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New Recruits Face a Tough Transition Coming into the College Level

Jay O'Connor-

No matter the sport, any athlete is going to face a vast difference in their workload, both physically and mentally once they enter the college level of sports. This is more of a workload than these athletes have ever been through before, both on the court and in the classroom.

Appalachian State Director of Player Development for Women’s Basketball, Mike Huth, believes that the level of competition is also a strong variable that the player might not expect coming out of high school.

“High school players who are coming in, they’re used to being the best at their high school, and at this level everybody was the best on their high school team for the most part,” Huth said. “They’ve got to get used to playing against pretty much nine other players just like themselves out there.”

Huth also helps with getting the players more acclimated to the large workload that these new recruits have never experienced before. This process includes an increased time in the weight room and on the floor, a better diet for the players as well as a more structured sleep schedule, which all put together can be a lot for these new players to handle.

Many new recruits are assessed individually at first, to help them transition to team activities and the speed of the sport at the college level. Huth helps start this process for these recruits in the summer workout sessions before the preseason starts.

“We’re just working on fundamentals for the most part in our individual workouts. Any time we are going over team stuff, we’re going over our base, primary breaks and stuff like that. It’s the bare bones of what we’re trying to do as a program,” Huth said.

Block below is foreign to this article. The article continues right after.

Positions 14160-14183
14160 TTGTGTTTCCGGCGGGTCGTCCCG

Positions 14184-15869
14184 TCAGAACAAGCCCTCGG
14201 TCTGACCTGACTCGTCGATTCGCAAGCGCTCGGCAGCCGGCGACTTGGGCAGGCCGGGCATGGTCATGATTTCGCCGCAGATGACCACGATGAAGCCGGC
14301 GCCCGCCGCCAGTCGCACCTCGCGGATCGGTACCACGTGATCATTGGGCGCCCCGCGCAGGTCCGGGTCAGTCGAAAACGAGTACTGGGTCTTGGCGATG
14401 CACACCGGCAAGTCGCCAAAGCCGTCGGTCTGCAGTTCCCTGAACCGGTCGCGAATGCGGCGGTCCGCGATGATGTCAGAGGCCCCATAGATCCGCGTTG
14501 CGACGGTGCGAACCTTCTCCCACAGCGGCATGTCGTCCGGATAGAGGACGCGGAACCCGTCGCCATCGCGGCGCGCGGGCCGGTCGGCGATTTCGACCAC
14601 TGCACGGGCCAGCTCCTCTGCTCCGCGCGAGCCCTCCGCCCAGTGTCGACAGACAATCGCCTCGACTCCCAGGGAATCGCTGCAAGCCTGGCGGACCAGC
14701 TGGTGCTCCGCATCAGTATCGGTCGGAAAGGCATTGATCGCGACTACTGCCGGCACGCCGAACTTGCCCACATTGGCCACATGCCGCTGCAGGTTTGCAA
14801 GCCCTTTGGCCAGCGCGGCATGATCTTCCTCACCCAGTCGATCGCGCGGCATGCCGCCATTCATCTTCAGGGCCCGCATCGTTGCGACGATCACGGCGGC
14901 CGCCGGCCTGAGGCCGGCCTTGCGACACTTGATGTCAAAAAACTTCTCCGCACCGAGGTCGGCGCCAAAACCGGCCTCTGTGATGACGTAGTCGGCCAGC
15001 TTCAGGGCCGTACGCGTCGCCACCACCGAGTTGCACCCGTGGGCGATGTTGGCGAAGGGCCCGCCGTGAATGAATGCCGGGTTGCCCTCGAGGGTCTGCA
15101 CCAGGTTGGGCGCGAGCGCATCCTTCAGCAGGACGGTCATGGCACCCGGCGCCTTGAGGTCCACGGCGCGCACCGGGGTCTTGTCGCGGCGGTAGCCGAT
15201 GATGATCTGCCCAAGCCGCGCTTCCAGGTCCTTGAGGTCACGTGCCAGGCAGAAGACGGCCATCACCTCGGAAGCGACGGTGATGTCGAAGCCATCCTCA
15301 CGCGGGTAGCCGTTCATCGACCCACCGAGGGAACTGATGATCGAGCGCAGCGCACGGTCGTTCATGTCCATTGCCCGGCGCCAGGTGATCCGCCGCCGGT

Appalachian State Assistant Director of Strength and Conditioning, Brad Bielaniec, believes the same as Huth when it comes to handling new players individually first before introducing them to more team-based workouts.

“Once those recruits commit and become freshmen they will start with a full body assessment to see if there are any imbalances or issues. After that we introduce them to basic movement patterns, body weight exercises along with mental conditioning. Once we see that they have mastered those body weight exercises we will be begin to load said exercises. Every player from when they arrive on campus to graduation will be on a specific workout plan again according to training age, strength level and position,” Bielaniec said.

To add to the increasing levels of physical activity these players must endure, transitioning from high school to college, there is also an increase in the player’s school workload.

Academic Services for Student Athletes Director, Stacy Sears believes that many of the students aren’t prepared for the increased work ethic that college level classes force the student to have when compared to high school.

“So many students, no matter what their level of academics was, high school was just easy for them,” Sears said. “Just the time demands too, it used to take an hour to do math homework and now it takes four hours to do math homework. I think the hardness of the classes for that first semester is hard for a lot of students just to realize the different level of expectation that the college level professor has versus a high school teacher.”

Huth advises athletes to, “Be ready for anything and everything,” when it comes to their first year on a college campus, playing a college sport.

“The workload is going to be a lot, the information is going to be a lot. There’s going to be a lot of different changes to your lifestyle. You’ve got to start thinking about what you’re eating, you’ve got to start thinking about how much you’re sleeping. Everything really comes into play. If you really want to make the most of your first year and get off to a good start you’ve really got to have your stuff in order,” Huth said.
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